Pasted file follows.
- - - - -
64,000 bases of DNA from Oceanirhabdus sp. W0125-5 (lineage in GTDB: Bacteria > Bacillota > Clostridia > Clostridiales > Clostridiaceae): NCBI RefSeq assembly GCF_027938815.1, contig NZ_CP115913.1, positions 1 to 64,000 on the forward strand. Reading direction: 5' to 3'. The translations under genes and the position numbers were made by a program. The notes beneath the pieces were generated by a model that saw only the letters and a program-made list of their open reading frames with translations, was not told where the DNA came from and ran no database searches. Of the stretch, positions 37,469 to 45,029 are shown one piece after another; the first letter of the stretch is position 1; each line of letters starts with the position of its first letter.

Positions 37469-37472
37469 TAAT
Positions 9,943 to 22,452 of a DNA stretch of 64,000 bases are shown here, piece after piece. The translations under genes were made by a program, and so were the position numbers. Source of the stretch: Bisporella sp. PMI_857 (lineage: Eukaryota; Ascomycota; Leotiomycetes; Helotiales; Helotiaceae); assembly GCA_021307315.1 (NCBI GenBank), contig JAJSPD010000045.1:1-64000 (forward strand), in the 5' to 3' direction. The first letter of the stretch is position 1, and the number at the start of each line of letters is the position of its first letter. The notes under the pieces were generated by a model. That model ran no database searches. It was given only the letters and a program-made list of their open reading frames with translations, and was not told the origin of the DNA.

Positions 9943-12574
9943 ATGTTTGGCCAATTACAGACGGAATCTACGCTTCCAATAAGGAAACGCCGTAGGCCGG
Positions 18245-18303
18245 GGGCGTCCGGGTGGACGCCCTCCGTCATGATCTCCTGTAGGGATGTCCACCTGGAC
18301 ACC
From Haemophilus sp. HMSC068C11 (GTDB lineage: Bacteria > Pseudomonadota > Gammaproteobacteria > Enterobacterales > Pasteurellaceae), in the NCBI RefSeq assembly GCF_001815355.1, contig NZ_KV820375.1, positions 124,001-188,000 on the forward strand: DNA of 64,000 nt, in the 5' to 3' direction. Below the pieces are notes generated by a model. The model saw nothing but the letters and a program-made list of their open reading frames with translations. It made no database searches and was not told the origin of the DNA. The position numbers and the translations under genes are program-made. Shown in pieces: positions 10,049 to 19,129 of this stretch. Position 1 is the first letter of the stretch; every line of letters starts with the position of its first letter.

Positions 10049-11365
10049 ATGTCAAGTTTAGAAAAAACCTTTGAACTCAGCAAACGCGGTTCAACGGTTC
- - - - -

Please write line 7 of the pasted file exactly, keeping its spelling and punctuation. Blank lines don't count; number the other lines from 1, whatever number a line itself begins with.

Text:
Positions 18245-18303